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What is Enterprise Resource Planning Software and How it Can Join the IoT Ecosystem?

Although the Internet of Things (IoT) was once a tech buzzword, it’s now a reality for businesses and people worldwide. IoT is the term for the network of of physical devices with internet access, which includes anything from mobile phones, to smart watches, to washing machines and even cars. Though IoT is already integrated into the daily lives of many, its impact is expected to grow in the next few years. Market reports suggest more than 42 billion devices will be connected to the internet by 2022, meaning forward-thinking businesses can use IoT to their benefit.

From wearables, to connected cars, to mobile payments, businesses are already using IoT to adapt to the habits of today’s tech-savvy consumer. From a business standpoint, IoT devices record and transfer data to monitor important processes, offer new and robust insights, boost efficiency and allow companies to make more informed decisions. They offer a mutually beneficial opportunity for consumers and businesses, especially in the case of the modern retail transaction process.

IoT’s Impact on Data Creation

Take this scenario for example. Historically, a customer would bring a product to a checkout counter and pay with cash or credit card. Once that process was complete, a receipt was tendered, and the customer was out the door. The data trail stopped there. However, as technology advanced and consumers adopted connected devices, the transaction process changed. Today, customers can use voice assistants, mobile devices and wearables to complete a transaction, all of which present a greater amount of data than cash or card transactions. Businesses process credit cards by interacting with a near field communications (NFC) device, pushing purchase data to the local point-of-sales system, and communicating with a merchant bank or third-party security server for final authorization. However, unlike credit card transactions, transactions processed through an IoT-connected device move past authorizations to provide additional insights. These transactions are supported by local area network (LAN) and wide area network (WAN) infrastructures that manage multipoint communications. Transactions involving connected devices reach many more touchpoints than ever before, creating additional data every step of the way.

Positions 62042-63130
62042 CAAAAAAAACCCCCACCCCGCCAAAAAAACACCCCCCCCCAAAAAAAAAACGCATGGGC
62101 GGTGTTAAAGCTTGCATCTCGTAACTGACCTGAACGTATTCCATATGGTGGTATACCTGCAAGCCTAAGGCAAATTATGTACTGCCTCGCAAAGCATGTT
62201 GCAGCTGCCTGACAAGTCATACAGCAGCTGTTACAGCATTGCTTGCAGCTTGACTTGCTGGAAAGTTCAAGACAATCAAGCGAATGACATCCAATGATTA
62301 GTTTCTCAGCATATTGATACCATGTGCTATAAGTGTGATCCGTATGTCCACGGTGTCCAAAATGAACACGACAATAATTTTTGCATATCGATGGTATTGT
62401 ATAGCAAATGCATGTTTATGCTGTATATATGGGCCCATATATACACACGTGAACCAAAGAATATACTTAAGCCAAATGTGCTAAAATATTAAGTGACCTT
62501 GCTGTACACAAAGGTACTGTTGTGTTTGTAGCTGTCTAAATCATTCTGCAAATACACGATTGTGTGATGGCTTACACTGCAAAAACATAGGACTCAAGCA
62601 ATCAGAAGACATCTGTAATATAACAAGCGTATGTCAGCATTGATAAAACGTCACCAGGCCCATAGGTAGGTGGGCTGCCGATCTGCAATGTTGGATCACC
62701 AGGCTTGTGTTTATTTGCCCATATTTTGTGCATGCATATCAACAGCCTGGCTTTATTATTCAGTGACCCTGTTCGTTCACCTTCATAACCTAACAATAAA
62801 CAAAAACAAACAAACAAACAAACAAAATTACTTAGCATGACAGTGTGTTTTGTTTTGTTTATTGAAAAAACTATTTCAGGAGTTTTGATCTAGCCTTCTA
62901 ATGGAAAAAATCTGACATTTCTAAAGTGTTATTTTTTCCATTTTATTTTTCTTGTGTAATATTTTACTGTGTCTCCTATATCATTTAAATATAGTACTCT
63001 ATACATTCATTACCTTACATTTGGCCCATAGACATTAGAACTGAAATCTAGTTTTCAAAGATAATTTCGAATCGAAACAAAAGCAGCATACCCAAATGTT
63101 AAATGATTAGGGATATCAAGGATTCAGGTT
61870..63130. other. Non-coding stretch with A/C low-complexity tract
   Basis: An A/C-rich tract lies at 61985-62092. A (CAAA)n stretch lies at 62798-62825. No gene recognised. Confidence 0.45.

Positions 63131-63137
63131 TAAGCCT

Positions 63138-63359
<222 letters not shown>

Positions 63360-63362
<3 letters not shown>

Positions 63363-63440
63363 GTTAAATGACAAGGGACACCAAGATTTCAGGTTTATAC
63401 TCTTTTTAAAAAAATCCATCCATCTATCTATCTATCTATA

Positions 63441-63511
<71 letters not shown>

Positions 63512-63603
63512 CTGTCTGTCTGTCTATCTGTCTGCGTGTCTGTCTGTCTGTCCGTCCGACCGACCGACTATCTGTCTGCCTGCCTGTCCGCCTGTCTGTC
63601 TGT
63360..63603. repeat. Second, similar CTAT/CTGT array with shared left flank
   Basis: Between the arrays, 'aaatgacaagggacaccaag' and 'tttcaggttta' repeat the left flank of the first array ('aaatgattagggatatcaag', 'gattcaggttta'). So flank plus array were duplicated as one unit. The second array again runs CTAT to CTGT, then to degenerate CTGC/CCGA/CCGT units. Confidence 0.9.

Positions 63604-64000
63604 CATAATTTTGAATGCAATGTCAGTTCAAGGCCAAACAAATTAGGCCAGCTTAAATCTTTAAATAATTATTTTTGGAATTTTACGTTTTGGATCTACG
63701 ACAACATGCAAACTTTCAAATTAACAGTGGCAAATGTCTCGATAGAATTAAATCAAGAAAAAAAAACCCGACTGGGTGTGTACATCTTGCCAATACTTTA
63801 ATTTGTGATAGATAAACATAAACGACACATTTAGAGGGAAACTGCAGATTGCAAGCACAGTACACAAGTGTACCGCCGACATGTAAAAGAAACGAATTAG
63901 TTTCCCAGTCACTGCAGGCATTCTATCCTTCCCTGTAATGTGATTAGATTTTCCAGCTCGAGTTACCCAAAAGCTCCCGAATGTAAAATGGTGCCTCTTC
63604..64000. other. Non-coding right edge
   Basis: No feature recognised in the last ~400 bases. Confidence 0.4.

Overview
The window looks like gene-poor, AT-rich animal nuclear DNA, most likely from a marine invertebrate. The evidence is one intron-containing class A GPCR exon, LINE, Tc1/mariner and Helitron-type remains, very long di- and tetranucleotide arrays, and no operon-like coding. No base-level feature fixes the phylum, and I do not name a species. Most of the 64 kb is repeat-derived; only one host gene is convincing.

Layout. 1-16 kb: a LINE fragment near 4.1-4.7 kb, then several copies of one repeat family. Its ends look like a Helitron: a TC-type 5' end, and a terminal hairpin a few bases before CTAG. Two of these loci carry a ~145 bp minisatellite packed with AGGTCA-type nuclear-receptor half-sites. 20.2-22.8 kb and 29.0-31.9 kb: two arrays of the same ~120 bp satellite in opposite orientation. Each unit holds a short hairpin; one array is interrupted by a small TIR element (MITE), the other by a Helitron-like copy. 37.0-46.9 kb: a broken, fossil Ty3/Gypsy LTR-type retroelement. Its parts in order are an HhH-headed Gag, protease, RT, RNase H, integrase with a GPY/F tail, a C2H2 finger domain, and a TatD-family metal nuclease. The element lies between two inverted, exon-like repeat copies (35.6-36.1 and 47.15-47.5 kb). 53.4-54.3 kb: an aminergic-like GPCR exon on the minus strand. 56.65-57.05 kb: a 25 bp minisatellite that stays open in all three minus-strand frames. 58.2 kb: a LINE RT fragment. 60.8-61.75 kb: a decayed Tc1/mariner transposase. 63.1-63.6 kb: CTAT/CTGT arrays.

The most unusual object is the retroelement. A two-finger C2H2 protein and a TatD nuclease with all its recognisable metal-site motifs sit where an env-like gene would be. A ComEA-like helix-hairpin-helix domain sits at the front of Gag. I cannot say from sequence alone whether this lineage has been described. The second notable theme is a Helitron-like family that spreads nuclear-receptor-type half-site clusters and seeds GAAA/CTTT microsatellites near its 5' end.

When ERP Meets IoT

IoT-connected devices proliferate the amount of unstructured data generated by digital interactions. In fact, research from the International Data Corporation (IDC) shows that unstructured data accounts for 90% of all digital information. However, although unstructured data can provide a great deal of insight for businesses, it can be immensely difficult to interpret if not organized properly. This is where ERP systems can help businesses sort data and prime it for additional analytics. Though the mass amounts of data created by IoT devices might seem daunting for businesses to analyze, the key benefit of enterprise resource planning (ERP) software is its ability to store, manage and analyze data generated by the entire organization. The insights gained from this data can provide value to businesses looking to improve their operations.

The Benefits of an ERP System

Without the capabilities of an ERP system, useful data can be hard to find. With IoT technology at play, businesses can collect mass amounts of data from a wide array of sources and gain actionable insights from it. An ERP system an excellent tool for businesses intelligence.  ERP systems store mass amounts of data in a common database, allowing departments like customer management, human resources, business intelligence, financial management, and inventory and supply chain to benefit from the same information.

As the world becomes increasingly connected, businesses need effective methods to store, sift and leverage the data they amass. Now, more than ever, organizations of all sizes need to rely on data-driven insights in order to make decisions that drive growth and profitability. An ERP system delivers the right data, to the right people, when they need it.

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